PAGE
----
Ammonia Maser: An ELECTRONIC CLOCK, in which the timekeeping element is the vibration of the ammonia molecule, developed particularly in the U.S.A. and Switzerland. Not inherently as accurate as the ATOMIC CLOCK. 'Maser' means Microwave Amplification by Simulated Emission of Radiation.
Anagram: In earlier centuries scientists established claims to discoveries and inventions by concealing them in anagrams. HOOKE'S law of the BALANCE SPRING, 'as the tension is, so is the force', was concealed as 'c e i i i n o s s s t t a v', the letters comprising the Latin version 'ut tensio, sic vis'. Galileo, Newton, Huygens and others used anagrams. Sir Christopher Wren's anagram for FINDING THE LONGITUDE, still held by The Royal Society, has never been cracked!
Anchor Escapement: Clock control, probably invented by Robert Hooke or William CLEMENT of London about 1671 Supplanted the VERGE ESCAPEMENT and made really accurate clocks possible. Used on most pendulum clocks today. An anchor-shaped piece of steel is swung to and fro by the PENDULUM to release a tooth of the ESCAPE WHEEL at each swing, or BEAT. At the same time, the escape wheel IMPULSES the pendulum through the anchor escapement to keep it swinging. Also called the 'RECOIL ESCAPEMENT'.
Anne Boleyn Clock: Clock of lantern type, said to have been given to Anne Boleyn by King Henry VIII on their wedding in 1532, now in the library at Windsor Castle. The elaborate copper gilt case and bracket on which it stands are excellently preserved. The MOVEMENT was replaced in mid-sixteenth century. On top of the case is a model lion with the arms of England. The two weights are engraved with the initials 'H' and 'A' and true lovers' knots. The clock was later given to Horace Walpole and was bought after his death by Queen Victoria.
Anniversary Clock: Another name for a YEAR CLOCK.
Antiquarian Horological Society: Formed in 1953 to assist and stimulate original research and preserve records and fine examples of clock and watchmaking and DIALLING. Holds regular meetings and visits to places of horological interest. Address: 35 Northampton Square, London, E.C.1.
Apparent Time: Another name for SOLAR TIME, or time as indicated by the SUNDIAL.
Appointments Clock: Device for jogging the memory. One of the earliest was Davidson's memorandum clock of 1891. There was a drum on top with slots marked in hours into which the owner put ivory tablets on which he had written his appointments. The clock delivered each tablet into a little box at the appointed hour and rang an alarm bell. A modern version is a desk pad with hours marked down one side. A built-in clock moves an indicator down the list of appointments.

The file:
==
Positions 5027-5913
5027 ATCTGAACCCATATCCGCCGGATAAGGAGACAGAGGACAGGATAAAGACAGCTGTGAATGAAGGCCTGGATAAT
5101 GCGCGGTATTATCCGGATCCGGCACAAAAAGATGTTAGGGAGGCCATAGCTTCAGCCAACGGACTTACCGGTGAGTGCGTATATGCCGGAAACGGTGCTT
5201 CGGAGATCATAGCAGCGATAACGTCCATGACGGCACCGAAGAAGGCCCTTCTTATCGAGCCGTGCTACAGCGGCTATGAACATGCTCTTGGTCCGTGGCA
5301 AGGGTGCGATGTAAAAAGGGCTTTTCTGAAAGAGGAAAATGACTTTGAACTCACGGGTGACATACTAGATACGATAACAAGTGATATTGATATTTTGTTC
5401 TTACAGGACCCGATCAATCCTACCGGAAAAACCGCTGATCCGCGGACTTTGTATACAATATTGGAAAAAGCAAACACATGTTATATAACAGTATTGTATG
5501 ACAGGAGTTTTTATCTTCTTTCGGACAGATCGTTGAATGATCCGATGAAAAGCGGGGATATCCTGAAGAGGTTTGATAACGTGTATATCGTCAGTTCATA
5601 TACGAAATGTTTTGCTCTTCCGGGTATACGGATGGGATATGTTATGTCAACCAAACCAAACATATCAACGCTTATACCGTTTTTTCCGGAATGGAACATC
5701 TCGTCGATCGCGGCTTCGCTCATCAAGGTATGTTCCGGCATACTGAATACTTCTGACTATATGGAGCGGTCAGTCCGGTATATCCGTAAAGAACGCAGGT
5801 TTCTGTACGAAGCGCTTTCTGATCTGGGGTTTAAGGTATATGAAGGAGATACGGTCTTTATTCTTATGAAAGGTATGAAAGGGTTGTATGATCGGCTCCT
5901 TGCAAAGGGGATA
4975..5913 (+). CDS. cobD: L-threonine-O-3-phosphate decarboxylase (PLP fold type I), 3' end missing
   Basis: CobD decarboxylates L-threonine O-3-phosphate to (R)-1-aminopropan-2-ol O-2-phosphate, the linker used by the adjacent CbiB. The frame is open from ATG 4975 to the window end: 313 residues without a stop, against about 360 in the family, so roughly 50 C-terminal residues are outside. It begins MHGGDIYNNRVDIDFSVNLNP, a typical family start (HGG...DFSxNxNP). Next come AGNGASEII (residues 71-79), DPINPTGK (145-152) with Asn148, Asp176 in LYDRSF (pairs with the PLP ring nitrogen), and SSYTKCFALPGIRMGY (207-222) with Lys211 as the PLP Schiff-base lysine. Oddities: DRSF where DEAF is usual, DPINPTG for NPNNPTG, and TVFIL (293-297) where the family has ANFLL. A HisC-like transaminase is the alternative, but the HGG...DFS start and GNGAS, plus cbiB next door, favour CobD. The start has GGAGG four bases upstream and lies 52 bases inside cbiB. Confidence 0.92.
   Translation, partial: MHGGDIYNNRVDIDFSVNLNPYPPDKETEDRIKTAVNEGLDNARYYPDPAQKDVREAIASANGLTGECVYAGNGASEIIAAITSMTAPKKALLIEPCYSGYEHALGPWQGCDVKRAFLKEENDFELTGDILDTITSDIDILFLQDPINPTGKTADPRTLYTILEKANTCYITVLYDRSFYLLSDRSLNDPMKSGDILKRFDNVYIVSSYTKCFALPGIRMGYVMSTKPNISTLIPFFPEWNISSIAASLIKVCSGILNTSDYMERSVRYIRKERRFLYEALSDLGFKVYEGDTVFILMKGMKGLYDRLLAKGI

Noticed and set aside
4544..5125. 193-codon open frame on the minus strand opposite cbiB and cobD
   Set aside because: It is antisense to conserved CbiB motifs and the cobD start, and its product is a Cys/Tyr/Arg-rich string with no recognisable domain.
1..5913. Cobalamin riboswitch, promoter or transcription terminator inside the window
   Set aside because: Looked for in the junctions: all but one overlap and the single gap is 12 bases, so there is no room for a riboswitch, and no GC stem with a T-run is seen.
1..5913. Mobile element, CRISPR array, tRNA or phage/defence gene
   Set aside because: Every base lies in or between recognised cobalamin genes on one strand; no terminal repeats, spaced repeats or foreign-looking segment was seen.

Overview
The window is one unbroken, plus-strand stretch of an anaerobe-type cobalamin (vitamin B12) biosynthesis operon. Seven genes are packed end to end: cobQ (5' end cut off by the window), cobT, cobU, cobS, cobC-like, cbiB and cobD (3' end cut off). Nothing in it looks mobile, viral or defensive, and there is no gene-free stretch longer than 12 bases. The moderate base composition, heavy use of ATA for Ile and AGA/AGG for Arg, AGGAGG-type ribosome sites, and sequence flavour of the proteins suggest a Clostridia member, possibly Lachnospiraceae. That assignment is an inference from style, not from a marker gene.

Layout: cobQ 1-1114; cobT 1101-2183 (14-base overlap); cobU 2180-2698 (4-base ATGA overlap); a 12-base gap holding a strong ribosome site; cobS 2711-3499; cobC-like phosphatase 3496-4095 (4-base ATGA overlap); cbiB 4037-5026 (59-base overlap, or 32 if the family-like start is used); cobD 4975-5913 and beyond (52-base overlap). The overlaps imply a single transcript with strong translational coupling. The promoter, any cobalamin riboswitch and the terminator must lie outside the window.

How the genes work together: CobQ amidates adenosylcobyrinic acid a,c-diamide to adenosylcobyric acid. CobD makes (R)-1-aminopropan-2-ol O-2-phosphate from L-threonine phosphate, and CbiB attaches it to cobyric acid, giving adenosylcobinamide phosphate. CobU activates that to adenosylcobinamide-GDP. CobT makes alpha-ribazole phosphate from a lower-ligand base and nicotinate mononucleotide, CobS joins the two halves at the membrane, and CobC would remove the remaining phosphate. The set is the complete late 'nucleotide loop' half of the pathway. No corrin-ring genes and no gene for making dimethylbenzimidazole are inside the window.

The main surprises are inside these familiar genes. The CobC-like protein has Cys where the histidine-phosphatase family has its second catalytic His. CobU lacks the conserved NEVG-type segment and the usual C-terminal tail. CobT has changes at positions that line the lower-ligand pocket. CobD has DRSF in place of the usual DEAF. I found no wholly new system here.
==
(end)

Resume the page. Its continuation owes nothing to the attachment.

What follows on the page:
Apprentice: The CLOCKMAKERS COMPANY indentured apprentices from 1631. They had to serve seven years before becoming JOURNEYMEN. A MASTER clockmaker could take a second apprentice only after the first one had served five years. The Company has published a list of apprentices which helps to trace makers. Today the BRITISH HOROLOGICAL INSTITUTE handles most indentures.
Arabic Numerals: Introduced to Europe after the more literate Crusaders found Arabic numbers much more convenient than Roman, in the twelfth century, but not common on clocks until recent times.
Arbor: Horological name for a shaft or axle in a clock or watch. That for the BALANCE is called the 'Staff'.
Arc: The full angle through which a PENDULUM Or BALANCE swings. For a precision pendulum this is usually less than 1 1/2 (see Circular Error). Short pendulums may have arcs as wide as 30°. A balance normally swings through 1 1/2 to Q turns, but this falls off to about 1 1/4 turns after the MAINSPRING POWER OUTPUT has fallen when the spring has run for 24 hours (see Positional Errors). Good balance action is called 'long arcs' and poor action 'short arcs'.
Arch Dial: Square clock DIAL with an almost semi-circular arch in the top. The space in the arch was first used for the maker's name, or decoration, and later for AUTOMATA, or a phase of the MOON DIAL. In fashion from about 1720. Correctly a 'broken arch dial' as the arch does not extend to the edges of the dial.
Architectural Clock: Style of case based on architectural of buildings. Earliest wooden BRACKET and LONG CASE clock CASES were made in this style.
Armillary Sphere: Fixed model of the Universe made of metal rings in use from over 2,000 years ago. There is one in Pickering Court, off St James's Street, London, S.W.1. The emblem of the BRITISH HOROLOGICAL INSTITUTE.
Arnold, John (1736-99): Gunsmith who became a fine watchmaker. Made one of the world's SMALLEST WATCHES, a RING WATCH, for King George III. Later devoted himself in London to pocket and MARINE CHRONOMETERS, patenting a BALANCE SPRING that was ISOCHRONOUS arid a DETENT ESCAPEMENT. Made about 1,000 timekeepers, mostly marine, and never two alike. Business enemy of EARNSHAW. His son J. R. Arnold, who was apprenticed to BREGUET, continued the business and went into partnership with E. J. Dent, who later made 'BIG BEN'.
Artificial Clock: Early name for a mechanical clock to differentiate it from a natural 'clock' such as the sun or moon.
Ashmolean Museum Collection: This is at Oxford and includes fine examples of early watches (including the REPEATER invented by Daniel Quare), clocks, and the earliest ASTROLABE known.
Astrolabe Elaborate: ALTITUDE DIAL for finding the time in TEMPORAL Or EQUAL HOURS, probably invented by the Greeks.